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Eickhoff to see Thoracic Outlet specialist

Philadelphia Phillies pitcher Jerad Eickhoff delivers during the first inning of a baseball spring exhibition game against the Detroit Tigers, Tuesday, Feb. 27, 2018, in Clearwater, Fla. (AP Photo/Lynne Sladky) (Lynne Sladky/AP)
May 23, 2018

PHILADELPHIA -- Phillies right-hander Jerad Eickhoff hopes to have answers soon about the strange sensation he felt in his fingers when he pitched on Sunday.Eickhoff will undergo testing on Thursday in Philadelphia before visiting Dr. Robert Thompson, a vascular surgeon who specializes in Thoracic Outlet Syndrome (TOS) at Barnes-Jewish Hospital

PHILADELPHIA -- Phillies right-hander Jerad Eickhoff hopes to have answers soon about the strange sensation he felt in his fingers when he pitched on Sunday.
Eickhoff will undergo testing on Thursday in Philadelphia before visiting Dr. Robert Thompson, a vascular surgeon who specializes in Thoracic Outlet Syndrome (TOS) at Barnes-Jewish Hospital in St. Louis.
Eickhoff left Sunday's rehab start with Triple-A Lehigh Valley after feeling a twinge in his right index and middle fingers after throwing a curveball and a subsequent pitch.
Thompson also is the director of the Washington University Center for TOS.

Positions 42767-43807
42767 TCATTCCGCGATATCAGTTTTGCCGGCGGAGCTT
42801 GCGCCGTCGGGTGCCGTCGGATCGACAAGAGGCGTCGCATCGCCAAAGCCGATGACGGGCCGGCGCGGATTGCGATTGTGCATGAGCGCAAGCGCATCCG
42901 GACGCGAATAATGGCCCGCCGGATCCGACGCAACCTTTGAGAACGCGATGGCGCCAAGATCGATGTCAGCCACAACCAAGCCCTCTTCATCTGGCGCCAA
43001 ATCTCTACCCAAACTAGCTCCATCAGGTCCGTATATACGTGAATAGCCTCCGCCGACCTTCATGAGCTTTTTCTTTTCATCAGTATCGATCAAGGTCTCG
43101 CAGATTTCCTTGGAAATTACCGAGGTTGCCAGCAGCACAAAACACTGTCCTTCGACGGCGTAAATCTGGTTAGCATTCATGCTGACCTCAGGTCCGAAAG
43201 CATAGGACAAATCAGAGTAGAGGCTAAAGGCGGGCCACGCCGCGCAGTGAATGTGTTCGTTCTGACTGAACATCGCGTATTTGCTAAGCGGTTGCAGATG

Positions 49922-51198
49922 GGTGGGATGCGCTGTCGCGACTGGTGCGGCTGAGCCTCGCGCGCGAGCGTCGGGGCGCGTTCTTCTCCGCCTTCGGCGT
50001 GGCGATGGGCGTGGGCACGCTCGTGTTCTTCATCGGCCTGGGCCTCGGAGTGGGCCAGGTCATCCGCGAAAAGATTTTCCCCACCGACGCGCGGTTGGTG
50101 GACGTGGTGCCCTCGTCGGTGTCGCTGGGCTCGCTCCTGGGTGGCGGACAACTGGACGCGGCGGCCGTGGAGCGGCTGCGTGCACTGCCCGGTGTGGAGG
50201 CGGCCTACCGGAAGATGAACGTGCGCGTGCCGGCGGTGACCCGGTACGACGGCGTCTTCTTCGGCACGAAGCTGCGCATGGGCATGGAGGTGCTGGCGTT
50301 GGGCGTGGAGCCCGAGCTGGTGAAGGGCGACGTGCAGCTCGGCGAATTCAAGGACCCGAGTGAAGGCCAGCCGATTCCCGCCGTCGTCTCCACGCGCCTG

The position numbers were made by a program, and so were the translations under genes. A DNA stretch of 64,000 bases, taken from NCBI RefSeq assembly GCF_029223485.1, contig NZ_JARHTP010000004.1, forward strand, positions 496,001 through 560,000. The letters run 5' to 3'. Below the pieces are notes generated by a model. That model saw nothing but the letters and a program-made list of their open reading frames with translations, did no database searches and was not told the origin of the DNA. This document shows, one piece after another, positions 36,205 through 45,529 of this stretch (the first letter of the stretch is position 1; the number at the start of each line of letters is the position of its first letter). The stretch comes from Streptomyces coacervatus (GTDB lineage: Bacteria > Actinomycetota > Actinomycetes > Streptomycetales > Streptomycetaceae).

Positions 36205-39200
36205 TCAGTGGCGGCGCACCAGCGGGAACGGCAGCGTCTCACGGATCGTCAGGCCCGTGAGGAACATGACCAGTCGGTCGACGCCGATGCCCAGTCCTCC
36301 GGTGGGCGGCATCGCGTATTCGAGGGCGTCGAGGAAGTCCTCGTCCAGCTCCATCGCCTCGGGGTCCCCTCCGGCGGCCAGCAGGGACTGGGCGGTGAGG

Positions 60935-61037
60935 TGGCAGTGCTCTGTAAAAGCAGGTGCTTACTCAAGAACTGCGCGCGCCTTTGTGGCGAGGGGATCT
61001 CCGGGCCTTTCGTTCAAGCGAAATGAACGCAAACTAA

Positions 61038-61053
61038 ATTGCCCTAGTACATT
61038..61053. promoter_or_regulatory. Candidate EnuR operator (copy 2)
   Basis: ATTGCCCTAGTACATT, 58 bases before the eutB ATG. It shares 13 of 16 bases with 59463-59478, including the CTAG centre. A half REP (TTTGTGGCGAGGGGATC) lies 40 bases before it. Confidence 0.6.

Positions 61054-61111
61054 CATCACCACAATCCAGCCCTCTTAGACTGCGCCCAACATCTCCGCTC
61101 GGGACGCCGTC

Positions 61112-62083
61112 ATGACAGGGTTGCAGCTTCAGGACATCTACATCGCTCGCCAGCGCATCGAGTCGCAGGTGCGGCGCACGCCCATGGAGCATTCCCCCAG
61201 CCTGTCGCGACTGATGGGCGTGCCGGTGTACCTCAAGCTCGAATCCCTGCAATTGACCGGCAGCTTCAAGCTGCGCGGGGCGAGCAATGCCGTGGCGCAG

"I can do normal things. I feel like I'm good everywhere else, it's just when I get on the mound, I feel it," Eickhoff said. "I'm hoping I can get in there ASAP for my own sanity. We'll see how it goes."
Eickhoff's season ended last August when he experienced "nerve irritation" in his right hand, and he said at the time that he experienced "tingling ... almost like numbness or weakness." He said what he felt on Sunday was very similar, although not as severe.
Eickhoff, who played catch on Wednesday with injured right-hander Pat Neshek, started the season on the 10-day disabled list because of a strained right lat.
Asked earlier this week if circulation issues were a possibility, Eickhoff said, "No, that all checked out. I actually had that done prior. Actually, I think it was during the lat [injury], just to make sure everything was all good there. ... It seems like [a nerve issue], but I'm going to wait until I get some more tests done and find out for sure before I start worrying about it or get too down about it."

Todd Zolecki has covered the Phillies since 2003, and for MLB.com since 2009. Follow him on Twitter, Instagram and Facebook.